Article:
The United States has made tremendous advances in the past 25 years to clean up the aquatic environment by controlling pollution from industries and sewage treatment plants. Unfortunately, we did not do enough to control pollution from diffuse, or nonpoint, sources. Today, nonpoint source (NPS) pollution remains the nation's largest source of water quality problems. It's the main reason that approximately 40 percent of our surveyed rivers, lakes, and estuaries are not clean enough to meet basic uses such as fishing or swimming.
NPS pollution occurs when rainfall, snowmelt, or irrigation runs over land or through the ground, picks up pollutants, and deposits them into rivers, lakes, and coastal waters or introduces them into ground water. Imagine the path taken by a drop of rain from the time it hits the ground to when it reaches a river, ground water, or the ocean. Any pollutant it picks up on its journey can become part of the NPS problem. NPS pollution also includes adverse changes to the vegetation, shape, and flow of streams and other aquatic systems. To learn more about Nonpoint Source Pollution click on this website:
This spring, Boulder Valley began rolling out the first phase of its new Stormwater Management Program. This program is required at school sites with 1,000 or more people and will be implemented at Boulder, Broomfield, Centaurus, Fairview, and Monarch high schools. The program fulfills the requirements of the federal Clean Water Act. Follow this link to view the entire Stormwater Management Program for BVSD:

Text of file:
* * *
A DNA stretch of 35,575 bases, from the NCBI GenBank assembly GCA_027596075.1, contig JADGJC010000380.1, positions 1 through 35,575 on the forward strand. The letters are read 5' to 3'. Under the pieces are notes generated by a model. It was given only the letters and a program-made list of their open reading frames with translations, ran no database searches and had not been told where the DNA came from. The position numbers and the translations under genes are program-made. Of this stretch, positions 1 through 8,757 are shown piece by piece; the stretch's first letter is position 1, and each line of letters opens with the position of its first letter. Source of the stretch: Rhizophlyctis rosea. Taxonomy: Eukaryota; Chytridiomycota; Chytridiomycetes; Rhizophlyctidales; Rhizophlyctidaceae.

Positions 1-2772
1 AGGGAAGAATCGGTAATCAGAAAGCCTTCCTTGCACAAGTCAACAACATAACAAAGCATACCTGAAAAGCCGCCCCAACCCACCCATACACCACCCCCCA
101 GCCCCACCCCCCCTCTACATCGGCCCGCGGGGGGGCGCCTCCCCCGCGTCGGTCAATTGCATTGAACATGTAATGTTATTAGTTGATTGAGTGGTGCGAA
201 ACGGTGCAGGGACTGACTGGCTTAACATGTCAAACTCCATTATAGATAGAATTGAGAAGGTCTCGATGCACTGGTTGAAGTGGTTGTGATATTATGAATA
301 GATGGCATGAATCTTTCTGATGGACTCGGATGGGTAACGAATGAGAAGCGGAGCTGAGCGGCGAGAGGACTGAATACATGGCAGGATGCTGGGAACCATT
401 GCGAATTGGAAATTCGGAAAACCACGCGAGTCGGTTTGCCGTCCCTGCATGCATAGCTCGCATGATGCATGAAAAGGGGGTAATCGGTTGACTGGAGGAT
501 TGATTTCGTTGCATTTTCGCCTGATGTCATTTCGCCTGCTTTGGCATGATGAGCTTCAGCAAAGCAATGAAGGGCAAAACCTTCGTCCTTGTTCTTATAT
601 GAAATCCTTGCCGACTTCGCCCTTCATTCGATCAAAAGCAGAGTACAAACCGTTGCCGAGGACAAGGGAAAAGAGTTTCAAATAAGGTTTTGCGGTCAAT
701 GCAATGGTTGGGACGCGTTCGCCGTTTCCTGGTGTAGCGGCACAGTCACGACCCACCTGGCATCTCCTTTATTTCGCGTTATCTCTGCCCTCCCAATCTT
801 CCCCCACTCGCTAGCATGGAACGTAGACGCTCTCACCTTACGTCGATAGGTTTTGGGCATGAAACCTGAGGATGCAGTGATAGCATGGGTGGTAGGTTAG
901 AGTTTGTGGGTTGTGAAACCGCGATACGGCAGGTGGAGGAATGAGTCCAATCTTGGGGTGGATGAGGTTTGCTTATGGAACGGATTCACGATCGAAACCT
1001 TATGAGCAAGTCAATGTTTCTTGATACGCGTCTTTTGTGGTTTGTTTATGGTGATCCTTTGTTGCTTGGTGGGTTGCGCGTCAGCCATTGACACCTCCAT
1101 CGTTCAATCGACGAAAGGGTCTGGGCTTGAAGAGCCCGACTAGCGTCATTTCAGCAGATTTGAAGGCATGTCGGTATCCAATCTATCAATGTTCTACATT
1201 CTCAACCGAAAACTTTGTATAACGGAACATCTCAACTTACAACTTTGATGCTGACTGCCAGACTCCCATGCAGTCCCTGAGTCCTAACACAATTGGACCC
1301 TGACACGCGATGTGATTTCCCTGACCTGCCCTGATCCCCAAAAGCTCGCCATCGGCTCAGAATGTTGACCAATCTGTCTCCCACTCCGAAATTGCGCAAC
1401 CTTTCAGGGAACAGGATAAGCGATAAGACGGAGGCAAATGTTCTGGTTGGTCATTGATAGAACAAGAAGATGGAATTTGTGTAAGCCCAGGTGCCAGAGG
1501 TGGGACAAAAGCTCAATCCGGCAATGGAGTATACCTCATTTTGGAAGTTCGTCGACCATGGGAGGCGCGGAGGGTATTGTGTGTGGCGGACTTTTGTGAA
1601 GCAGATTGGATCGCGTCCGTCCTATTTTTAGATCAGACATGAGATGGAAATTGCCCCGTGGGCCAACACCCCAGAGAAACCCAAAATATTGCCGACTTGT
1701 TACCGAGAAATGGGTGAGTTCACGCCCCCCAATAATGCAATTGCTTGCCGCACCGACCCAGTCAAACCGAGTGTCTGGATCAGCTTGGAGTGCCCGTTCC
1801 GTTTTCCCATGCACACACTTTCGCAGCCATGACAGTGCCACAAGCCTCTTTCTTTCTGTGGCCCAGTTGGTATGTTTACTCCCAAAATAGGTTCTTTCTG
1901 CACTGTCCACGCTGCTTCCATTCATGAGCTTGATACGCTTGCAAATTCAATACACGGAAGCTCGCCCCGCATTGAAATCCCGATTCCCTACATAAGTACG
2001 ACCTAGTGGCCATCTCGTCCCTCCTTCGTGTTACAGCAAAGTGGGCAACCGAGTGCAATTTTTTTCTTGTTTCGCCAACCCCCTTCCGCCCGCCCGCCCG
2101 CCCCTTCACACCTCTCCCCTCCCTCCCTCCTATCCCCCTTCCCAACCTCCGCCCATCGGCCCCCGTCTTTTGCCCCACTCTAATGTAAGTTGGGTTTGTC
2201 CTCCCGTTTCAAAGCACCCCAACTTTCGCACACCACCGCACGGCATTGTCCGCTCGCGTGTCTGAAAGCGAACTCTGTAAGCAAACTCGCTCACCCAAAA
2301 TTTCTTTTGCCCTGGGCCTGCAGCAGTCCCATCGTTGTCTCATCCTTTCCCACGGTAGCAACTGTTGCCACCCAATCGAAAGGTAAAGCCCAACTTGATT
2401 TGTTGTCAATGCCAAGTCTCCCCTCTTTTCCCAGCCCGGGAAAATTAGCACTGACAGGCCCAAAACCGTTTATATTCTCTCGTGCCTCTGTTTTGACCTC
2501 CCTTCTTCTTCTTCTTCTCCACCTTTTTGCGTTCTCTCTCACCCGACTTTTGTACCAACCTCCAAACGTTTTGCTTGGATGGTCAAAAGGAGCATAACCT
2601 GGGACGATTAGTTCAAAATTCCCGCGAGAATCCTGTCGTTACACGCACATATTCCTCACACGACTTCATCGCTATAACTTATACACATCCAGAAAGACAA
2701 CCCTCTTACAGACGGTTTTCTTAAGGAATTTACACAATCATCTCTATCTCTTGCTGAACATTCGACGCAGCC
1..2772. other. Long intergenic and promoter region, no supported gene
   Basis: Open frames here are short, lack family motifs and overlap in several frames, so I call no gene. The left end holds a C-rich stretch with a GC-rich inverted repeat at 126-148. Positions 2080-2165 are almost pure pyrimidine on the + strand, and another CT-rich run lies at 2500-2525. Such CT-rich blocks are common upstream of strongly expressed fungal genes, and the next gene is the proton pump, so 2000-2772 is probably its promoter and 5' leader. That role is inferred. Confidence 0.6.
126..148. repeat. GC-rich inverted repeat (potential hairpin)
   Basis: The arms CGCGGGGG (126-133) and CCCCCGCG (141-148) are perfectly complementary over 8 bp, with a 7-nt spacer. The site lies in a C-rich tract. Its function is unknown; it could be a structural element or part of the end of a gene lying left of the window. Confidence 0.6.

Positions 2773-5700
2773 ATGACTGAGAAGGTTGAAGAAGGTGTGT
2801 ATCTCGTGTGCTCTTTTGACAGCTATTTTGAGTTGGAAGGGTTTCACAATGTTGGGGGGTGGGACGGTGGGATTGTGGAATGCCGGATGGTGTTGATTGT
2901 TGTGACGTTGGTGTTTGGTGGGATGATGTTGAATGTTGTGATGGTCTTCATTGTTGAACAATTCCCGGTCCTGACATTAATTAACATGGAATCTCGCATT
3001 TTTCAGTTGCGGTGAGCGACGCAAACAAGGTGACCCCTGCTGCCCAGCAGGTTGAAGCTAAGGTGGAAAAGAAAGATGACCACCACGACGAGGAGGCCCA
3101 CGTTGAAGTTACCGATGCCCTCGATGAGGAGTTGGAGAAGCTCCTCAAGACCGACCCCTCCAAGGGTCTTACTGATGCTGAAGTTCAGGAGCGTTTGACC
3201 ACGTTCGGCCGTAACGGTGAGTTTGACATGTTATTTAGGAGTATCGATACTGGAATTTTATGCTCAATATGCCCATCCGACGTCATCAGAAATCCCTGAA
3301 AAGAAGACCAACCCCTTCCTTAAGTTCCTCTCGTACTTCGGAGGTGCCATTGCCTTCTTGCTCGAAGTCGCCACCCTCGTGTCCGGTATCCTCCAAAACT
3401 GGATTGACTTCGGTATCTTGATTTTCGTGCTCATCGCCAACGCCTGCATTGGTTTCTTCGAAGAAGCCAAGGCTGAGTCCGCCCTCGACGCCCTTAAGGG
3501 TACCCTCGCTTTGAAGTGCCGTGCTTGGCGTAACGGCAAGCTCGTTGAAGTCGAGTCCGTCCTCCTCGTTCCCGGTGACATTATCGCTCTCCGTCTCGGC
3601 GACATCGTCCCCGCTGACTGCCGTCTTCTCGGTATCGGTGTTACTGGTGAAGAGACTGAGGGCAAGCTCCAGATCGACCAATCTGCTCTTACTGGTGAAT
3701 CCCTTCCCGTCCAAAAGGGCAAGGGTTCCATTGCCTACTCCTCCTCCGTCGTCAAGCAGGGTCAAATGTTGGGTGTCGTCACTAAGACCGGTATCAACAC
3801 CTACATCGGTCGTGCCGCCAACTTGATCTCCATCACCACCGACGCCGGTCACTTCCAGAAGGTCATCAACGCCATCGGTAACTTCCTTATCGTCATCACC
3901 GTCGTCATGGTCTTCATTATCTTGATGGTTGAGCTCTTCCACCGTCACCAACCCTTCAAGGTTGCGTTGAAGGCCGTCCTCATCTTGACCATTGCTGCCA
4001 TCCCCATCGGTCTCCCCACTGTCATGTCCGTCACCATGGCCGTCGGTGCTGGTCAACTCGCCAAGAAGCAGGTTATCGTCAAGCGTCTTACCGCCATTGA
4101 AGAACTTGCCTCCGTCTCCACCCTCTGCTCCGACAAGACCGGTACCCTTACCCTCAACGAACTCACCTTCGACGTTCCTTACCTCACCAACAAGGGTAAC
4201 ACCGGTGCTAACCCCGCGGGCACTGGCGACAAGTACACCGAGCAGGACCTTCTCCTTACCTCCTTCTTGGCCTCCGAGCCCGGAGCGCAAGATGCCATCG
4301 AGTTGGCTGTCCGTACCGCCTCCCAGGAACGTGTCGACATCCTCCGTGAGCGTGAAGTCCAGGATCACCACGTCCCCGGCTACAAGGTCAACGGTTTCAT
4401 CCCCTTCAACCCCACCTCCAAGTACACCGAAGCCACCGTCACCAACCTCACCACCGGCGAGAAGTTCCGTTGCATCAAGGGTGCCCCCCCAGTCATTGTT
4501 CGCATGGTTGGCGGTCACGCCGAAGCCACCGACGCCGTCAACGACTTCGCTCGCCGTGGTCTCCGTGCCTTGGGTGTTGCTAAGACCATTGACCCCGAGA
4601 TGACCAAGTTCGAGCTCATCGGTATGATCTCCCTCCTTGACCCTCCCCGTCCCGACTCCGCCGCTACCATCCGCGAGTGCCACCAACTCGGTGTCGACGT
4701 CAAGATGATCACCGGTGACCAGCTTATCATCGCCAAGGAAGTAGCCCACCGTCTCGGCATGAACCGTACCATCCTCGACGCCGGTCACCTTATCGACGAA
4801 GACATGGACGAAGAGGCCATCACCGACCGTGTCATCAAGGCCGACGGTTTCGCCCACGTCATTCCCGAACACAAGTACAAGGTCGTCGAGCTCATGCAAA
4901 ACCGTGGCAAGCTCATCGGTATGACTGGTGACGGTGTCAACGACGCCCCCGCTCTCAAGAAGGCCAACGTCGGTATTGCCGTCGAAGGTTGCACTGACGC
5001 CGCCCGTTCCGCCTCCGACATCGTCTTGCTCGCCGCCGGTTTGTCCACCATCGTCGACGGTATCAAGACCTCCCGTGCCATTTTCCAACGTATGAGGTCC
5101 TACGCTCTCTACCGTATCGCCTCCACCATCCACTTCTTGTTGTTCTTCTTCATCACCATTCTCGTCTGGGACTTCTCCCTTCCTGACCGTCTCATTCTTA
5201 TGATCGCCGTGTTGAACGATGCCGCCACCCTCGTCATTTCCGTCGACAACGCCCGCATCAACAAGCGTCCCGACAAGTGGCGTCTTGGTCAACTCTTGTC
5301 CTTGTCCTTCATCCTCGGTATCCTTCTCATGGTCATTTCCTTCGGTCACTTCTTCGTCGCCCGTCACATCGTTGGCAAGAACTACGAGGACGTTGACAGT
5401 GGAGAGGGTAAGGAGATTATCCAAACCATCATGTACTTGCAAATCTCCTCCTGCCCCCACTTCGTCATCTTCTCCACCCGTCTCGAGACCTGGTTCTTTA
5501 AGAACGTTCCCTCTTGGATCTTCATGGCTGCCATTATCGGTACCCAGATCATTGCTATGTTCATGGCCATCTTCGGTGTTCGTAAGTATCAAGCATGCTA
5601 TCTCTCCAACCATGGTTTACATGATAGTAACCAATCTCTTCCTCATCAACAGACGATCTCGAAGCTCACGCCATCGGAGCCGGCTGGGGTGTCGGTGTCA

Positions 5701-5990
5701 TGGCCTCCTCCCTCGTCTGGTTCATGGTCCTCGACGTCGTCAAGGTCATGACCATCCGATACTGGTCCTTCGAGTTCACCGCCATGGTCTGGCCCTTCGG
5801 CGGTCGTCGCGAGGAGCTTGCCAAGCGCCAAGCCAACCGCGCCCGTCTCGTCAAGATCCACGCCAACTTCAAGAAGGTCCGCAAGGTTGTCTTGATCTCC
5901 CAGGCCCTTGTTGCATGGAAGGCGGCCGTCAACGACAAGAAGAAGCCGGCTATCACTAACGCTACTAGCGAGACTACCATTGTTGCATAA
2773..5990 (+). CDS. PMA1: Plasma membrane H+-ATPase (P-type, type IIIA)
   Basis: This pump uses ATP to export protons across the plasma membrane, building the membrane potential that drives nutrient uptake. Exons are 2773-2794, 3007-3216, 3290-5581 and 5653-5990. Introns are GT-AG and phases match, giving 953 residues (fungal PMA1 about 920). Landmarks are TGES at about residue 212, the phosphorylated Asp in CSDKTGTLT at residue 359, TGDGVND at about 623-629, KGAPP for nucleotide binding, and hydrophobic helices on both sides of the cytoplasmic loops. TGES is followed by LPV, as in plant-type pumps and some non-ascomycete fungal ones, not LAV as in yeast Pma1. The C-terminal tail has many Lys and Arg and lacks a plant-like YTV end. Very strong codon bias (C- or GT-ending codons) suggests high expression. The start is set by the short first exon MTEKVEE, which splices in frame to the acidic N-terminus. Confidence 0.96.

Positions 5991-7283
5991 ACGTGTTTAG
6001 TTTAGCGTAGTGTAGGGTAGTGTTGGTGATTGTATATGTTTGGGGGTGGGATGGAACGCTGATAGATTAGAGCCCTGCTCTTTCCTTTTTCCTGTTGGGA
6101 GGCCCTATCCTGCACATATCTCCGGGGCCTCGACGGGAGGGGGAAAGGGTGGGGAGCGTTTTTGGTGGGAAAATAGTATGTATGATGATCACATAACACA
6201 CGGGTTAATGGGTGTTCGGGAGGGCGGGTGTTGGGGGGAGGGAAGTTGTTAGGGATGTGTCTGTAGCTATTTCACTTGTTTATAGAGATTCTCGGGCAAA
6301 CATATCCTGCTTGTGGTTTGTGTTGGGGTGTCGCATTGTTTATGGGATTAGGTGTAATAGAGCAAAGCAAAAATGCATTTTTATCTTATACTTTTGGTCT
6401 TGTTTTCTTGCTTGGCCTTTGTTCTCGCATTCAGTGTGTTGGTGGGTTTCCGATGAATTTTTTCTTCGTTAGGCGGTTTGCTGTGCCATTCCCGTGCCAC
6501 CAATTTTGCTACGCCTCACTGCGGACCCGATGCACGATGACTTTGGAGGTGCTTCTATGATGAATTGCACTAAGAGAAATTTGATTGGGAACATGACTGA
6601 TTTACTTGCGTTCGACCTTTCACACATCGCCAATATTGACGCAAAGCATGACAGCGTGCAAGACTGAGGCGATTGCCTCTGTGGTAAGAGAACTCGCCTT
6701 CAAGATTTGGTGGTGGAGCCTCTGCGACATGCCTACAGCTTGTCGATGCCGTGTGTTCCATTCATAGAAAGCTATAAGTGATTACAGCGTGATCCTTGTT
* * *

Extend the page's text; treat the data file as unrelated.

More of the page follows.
Stormwater Management Program (PDF)
Although much of the program will be executed by BVSD custodial and maintenance staff, faculty and students will have a role to play as well. One of the major components of the plan is to increase awareness of the program and educate the BVSD community about stormwater pollution prevention. Following the awareness campaign, the program will encourage the high school communities to participate in activities related to preventing stormwater pollution. For more information on stormwater and nonpoint source pollution and how you can become involved, please visit: